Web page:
52. 63

    MikeBoyScout spews:

    @61 tienle on 08/27/2010 at 8:36 am,

    “In [date], in a bid to trim the deficit, Congress approved the largest tax increase in history, partially reversing the cuts of the prior year.”

    Quite the mystery. Obviously what happened next, according to Supply Side theory and our anti-tax priests, is that the economy slid in to depression because taxes were increased. Right?

    I remember when the Clinton administration and the Congress without a single Republican vote raised taxes in 1993 and the result was an economic disaster of galactic proportions.
    Fortunately Bush was elected in 2000 and he and the Republican congress got tax cuts that (as predicted) magically led to the enormous prosperity for all we have now and put us on a path for a balanced budget in 2012.

    You don’t remember it that way? Your eyes must be open.

  53. 66

    MikeBoyScout spews:

    @64 tienle on 08/27/2010 at 8:47 am,

    FLAG!
    Clearly you have shown some sort of fact showing the effectiveness of a government program which is NOT stating a number at random to make a point.

    In seriousness, the problem with WIC is and has been that too few of those eligible participate. The result is the subsequent increased medical and social costs.

  54. 67

    Blue John spews:

    33. lostinaseaofblue spews:
    How exactly is wasting money on WIC returning benefits ten fold?

    Lost, you would like to get rid of Special Supplemental Nutrition Program for Women, Infants and Children (WIC)?
    What is the financial consequences of that?
    America’s federal taxes would down $7.777 billion
    The federal budget is approx $3.55 trillion.
    Everyone’s federal taxes would be reduced by 0.22%
    If Lost got a $1000 back on his tax return, now Lost gets a whopping two dollars and twenty cents more.

    Now, What is the social consequences of that?
    Now Lost gets to walk by starving women and kids, begging the food, while Lost can go out and get 2 more dollar hamburgers at McDs.
    There will be an increase in crime, of prostitution and drug dealing as poor uneducated women try to find ways to feed their kids.
    Heath care costs will go up as more malnourished, sick kids go to the emergency room.
    Maybe parents will simply abandon their kids, so we get to pay more in orphanage costs.
    Malnourished, sick kids doen’t study as well, so now there is another generation of people, who are poor and uneducated.

    But Lost got his two dollars!

    Still, that probably won’t effect Lost. Lost probably don’t live in the poorer parts of the country. Lost don’t have to see the hungry people in Kentucky, Mississippi, Texas, Alabama, Arkansas, South Dakota,West Virginia, Louisiana, Georgia, Missouri, Oklahoma, or Tennessee, the states with the poorest counties in the country.

    Lost has said he doesn’t think altruism is a good model to base a society on, but he seems to have gone so far the other way, where there is NO altruism in his perfect government.

    Another example of the selfish cruel Darwinian world the “Me” society wants to create.

  55. 68

    Zotz sez: Puddybud is just another word for arschloch spews:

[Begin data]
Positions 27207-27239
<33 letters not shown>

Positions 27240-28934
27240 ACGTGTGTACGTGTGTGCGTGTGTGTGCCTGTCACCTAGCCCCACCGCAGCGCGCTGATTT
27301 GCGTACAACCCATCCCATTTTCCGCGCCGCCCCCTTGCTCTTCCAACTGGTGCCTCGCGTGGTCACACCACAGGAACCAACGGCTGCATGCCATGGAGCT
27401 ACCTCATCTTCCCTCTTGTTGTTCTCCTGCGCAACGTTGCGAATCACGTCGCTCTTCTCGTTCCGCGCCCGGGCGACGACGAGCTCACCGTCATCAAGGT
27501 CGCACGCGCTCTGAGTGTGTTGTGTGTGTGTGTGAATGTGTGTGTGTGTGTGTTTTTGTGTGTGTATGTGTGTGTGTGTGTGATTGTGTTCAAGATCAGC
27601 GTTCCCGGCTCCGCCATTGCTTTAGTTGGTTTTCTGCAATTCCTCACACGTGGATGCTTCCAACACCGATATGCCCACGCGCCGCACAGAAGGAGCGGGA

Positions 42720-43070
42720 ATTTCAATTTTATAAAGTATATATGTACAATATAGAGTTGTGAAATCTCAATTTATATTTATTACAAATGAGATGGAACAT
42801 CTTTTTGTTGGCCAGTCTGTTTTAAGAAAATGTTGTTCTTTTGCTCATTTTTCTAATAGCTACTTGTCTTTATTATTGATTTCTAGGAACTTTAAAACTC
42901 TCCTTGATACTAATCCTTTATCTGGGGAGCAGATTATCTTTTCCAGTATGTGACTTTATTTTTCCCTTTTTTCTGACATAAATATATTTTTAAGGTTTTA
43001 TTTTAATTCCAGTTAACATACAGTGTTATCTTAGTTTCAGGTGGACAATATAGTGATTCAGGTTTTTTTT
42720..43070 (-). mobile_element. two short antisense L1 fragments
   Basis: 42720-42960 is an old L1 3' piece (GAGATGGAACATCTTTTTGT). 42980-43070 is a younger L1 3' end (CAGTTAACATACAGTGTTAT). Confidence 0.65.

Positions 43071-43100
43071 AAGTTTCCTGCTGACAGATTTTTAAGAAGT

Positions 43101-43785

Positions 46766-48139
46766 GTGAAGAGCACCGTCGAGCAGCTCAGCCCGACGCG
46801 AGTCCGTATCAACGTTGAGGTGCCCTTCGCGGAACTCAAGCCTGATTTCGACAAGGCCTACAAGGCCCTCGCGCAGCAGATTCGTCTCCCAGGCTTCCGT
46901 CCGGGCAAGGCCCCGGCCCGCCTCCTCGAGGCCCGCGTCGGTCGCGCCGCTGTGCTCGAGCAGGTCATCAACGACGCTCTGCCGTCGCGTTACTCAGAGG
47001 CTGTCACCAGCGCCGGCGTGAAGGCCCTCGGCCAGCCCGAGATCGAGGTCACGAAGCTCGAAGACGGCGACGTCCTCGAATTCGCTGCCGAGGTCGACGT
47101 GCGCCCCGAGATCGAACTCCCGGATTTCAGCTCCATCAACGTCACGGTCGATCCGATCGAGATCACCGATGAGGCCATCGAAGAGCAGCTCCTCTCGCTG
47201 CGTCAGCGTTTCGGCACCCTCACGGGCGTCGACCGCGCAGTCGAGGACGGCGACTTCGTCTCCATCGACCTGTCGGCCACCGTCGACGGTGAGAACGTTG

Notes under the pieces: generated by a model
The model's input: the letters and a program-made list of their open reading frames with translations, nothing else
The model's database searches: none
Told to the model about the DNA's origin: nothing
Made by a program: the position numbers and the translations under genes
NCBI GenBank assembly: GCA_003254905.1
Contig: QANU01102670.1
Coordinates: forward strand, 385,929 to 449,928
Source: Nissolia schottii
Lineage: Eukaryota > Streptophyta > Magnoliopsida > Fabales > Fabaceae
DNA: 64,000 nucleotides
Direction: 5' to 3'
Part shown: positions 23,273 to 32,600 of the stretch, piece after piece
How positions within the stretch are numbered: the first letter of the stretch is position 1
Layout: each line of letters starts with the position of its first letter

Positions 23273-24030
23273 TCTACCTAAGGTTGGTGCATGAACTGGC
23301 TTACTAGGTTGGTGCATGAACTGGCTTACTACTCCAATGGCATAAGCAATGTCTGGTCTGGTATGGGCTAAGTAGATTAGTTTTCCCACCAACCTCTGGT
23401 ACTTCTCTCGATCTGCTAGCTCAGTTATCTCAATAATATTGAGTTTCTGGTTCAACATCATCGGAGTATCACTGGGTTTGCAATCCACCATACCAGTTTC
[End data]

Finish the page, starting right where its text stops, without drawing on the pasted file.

Another example of the selfish cruel Darwinian world the “Me” society wants to create.

    Bizaare but true: They profess to be followers of Jesus and aspire to be bathed in blood.

  56. 69

    Mr. Cynical spews:

    56. Lee spews:

    There’s now an open thread at the top of the blog, go ahead and rant like a loon about ImamObaMao over there.

    10-4 lee!
    Glad to see you have join the ImamObaMao club.
    It’s a big tent organization.
    Open even to Leftist Pinheaded KLOWNS who get an ocassional bolt of enlightenment.

  57. 70

    spews:

    @69
    Glad to see you have join the ImamObaMao club. It’s a big tent organization.

    Apparently so, since you’re trying to compare Obama to both a religious leader and a leader who wanted to ban religions. Your rhetoric is as embarrassing as it is hilarious.

  58. 71

    lostinaseaofblue spews:

    Call me crazy, but if someone wants to have 3 kids they can’t afford, I’m unsure why I’m on the hook for the medical care, food and housing for that family. Can’t afford to feed a family? Don’t have one. If you do have one, feed it without asking me to contribute.

    Call me a fascist (and you crazy morons will), but I have this odd belief that the proceeds of my labor belong to me. They don’t belong to Obama or Reid or Pelosi. They belong to me. I’m fine with contributing an exactly equal share to any other citizen for basic government functions licensed by the Constitution. Otherwise if you want my money you will take it by force of arms, as we do with the IRS. For the sole reason that I don’t enjoy prison I pay the iniquitous taxes liberals have saddled the productive members of society with. Were it at all practicable IRS agents, and frankly any other government wastrel, would be met with shotguns on my property.

    This is not a government ‘of the people, by the people and for the people.’ That government has perished from the earth. Now it’s a government of pointless beauracrats, by liberal scoundrels, and for worthless beggars.

    You folks are parasites. You aren’t what the founders imagined as the far off progeny of their magnificent ideas. You are the debris of a once great nation.

  59. 72

    Steve spews:

    “You folks are parasites. You aren’t what the founders imagined as the far off progeny of their magnificent ideas. You are the debris of a once great nation.”